Sidewalks of New York
2001, R, 100 min. Directed by Edward Burns. Starring Callie Thorne, Stanley Tucci, Brittany Murphy, David Krumholtz, Heather Graham, Dennis Farina, Rosario Dawson, Edward Burns.
REVIEWED By Marrit Ingman, Fri., Nov. 30, 2001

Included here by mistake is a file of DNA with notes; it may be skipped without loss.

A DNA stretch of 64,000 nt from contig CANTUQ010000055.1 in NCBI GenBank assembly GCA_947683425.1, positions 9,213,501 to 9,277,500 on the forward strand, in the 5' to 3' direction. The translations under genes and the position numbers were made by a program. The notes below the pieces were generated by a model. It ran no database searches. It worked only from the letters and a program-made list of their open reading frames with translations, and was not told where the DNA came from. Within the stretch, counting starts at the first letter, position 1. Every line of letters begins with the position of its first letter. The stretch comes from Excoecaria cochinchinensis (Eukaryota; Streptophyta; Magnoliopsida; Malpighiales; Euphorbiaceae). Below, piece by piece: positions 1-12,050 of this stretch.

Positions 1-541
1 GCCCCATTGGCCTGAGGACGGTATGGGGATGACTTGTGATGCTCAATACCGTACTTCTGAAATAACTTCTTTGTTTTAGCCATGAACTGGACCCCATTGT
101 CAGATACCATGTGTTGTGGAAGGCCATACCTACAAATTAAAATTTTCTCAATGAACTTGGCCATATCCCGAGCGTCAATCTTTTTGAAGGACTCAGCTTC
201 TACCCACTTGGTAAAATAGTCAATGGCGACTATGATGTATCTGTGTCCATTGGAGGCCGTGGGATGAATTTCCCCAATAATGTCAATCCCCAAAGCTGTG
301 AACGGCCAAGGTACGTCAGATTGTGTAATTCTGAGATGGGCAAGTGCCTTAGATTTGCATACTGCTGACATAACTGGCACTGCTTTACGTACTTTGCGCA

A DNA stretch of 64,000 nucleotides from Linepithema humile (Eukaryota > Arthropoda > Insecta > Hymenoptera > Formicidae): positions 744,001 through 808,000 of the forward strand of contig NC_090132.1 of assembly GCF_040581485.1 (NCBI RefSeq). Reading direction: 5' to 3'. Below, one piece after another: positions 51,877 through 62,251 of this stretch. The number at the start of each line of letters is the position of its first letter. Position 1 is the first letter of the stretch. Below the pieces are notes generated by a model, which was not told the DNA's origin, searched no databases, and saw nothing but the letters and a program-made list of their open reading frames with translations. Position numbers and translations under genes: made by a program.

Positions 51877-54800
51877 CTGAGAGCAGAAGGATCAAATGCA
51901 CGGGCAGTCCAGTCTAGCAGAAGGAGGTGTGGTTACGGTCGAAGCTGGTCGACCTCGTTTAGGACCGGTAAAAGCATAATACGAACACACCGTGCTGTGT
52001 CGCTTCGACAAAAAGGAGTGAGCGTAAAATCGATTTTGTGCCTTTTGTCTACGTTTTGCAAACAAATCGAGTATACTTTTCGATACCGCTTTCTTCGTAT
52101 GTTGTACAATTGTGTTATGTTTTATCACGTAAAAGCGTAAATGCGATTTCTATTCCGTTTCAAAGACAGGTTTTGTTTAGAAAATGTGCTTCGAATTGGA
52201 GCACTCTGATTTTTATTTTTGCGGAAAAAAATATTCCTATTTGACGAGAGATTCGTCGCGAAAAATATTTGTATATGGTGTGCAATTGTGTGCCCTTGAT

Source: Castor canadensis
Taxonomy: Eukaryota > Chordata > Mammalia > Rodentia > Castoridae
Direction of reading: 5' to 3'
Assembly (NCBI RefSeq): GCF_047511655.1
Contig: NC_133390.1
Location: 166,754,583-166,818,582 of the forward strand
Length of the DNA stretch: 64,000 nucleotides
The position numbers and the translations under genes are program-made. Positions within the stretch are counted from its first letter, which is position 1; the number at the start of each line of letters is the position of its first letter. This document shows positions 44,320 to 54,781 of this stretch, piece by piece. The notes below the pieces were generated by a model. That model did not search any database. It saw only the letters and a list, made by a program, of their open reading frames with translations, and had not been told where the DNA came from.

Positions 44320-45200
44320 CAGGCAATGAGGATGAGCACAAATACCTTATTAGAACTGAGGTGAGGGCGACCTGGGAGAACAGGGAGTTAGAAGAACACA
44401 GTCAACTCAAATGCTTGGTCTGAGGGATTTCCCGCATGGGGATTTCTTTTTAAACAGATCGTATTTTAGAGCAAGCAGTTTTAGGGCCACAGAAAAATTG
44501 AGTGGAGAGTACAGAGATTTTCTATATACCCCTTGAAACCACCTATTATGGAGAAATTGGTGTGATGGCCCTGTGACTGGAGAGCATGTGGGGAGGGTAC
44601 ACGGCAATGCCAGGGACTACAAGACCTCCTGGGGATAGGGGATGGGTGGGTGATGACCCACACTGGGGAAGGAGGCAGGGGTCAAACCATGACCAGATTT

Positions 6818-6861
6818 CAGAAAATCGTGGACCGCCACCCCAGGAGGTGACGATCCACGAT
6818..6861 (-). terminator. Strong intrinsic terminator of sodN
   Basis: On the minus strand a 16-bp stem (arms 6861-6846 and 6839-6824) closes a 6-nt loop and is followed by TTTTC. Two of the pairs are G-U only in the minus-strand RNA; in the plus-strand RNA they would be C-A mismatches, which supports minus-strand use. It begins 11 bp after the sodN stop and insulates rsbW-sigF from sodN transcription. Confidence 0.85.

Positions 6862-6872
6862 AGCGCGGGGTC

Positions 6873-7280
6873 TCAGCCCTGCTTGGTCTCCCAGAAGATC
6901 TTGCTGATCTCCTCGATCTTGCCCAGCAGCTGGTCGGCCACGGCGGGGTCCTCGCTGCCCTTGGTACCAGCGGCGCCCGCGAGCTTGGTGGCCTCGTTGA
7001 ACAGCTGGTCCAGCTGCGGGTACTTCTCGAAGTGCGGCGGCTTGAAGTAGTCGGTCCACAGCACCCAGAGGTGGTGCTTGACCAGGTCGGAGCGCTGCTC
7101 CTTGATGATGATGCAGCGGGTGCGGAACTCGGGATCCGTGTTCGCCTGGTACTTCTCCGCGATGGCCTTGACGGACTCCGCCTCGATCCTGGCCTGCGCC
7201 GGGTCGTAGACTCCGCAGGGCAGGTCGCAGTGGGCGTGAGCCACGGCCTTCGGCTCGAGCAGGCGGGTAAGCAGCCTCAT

For his fourth feature, quadruple threat Burns (who writes, directs, stars, and produces) lightens up. This wispy, cosmopolitan slice-of-life is fueled by hand-held camerawork, montage, jump cuts, and “on-the-street” interviews with his characters that seem improvisational and are appealing on their own, though the conceit is patchily integrated into the film as a whole. The gossamer storyline (really, a collection of scenes) follows six characters on a romantic roundelay of meet-cutes, cheating, lying, self-deception, and second-guessing -- familiar terrain for viewers of Burns' She's the One and The Brothers McMullen. But instead of the working-class outer boroughs, Burns lands his characters in stylish Manhattan, soundtracking their escapades with Cake and Woody Allen jazz (Stan Getz and Django Reinhardt) instead of the Boss. Griffin (Tucci) is a loathsome, philandering dentist, keeping toothsome chippie Ashley (Murphy) on the side while deceiving wife Annie (Graham), a prissy realtor. Annie meets and eventually flirts with client Tommy (Burns), a blandly handsome television producer recently split from his girlfriend (Thorne) and their tasteful apartment, and Tommy begins haltingly courting Maria (Dawson), a no-bullshit schoolteacher from Staten Island. Meanwhile, Maria's cloying ex-husband Ben (Krumholtz) begs for a second chance -- until he meets Ashley in the coffeeshop where she waits tables. The plot is less farcical and energetic than it sounds, leaving time for the characters to ruminate at length about their choices, in the interviews and in scenes driven by self-revelatory conversation. As a storyteller, Burns is too heavily invested in dialogue for the purposes of explication, though it seems natural for these characters, immersed in the culture of psychotherapy and urban vanity, to prattle on as they do. However, cinematographer Frank Prinzi doesn't help matters by using violent swish pans in scenes of verbal conflict, overstating the mood considerably. And while there's not a bad performance in the ensemble, the characters are still thinly drawn: The men are commitment-phobic, spineless, and manipulative while the women are soft-headed, flyweight romantics (particularly Graham, even though she's been set to Early Diane Keaton and given wire-rimmed glasses and a Yale crew sweatshirt). Dawson is a notable exception; she's a remarkable, earthy presence on camera, and she invests her character with a certain gravitas that keeps the film anchored. Krumholtz, another young actor, is equally natural, and his romance with Murphy is surprisingly sweet. But Farina, as Tommy's scumbag boss, walks away with the movie, thanks to his larger-than-life presence and choice bits of salty dialogue (women “love it when the balls smell nice”). There's just not much of a movie for him to walk away with. On a trivial note, the World Trade Center towers co-starred prominently in Burns' scenes, causing the film's release date to be pushed back.